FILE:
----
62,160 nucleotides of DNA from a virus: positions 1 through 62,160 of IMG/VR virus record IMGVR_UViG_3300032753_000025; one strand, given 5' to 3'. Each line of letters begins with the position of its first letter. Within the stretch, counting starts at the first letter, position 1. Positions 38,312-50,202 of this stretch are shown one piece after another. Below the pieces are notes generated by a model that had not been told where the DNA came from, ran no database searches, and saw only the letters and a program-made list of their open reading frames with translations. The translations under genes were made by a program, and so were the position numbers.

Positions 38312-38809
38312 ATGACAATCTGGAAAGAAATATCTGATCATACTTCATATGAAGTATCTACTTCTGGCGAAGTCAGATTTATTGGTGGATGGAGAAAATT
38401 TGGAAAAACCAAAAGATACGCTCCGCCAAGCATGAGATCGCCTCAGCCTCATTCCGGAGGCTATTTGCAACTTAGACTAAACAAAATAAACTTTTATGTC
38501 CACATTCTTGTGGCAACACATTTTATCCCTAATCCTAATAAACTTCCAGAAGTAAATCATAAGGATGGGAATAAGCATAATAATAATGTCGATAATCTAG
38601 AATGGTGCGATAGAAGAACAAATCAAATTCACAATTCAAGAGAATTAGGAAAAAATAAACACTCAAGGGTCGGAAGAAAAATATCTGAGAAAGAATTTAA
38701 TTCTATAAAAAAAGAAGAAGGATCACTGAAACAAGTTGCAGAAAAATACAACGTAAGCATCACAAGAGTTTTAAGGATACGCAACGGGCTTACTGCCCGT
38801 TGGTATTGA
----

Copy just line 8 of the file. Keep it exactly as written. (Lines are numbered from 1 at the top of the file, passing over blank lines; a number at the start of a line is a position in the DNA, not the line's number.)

38801 TGGTATTGA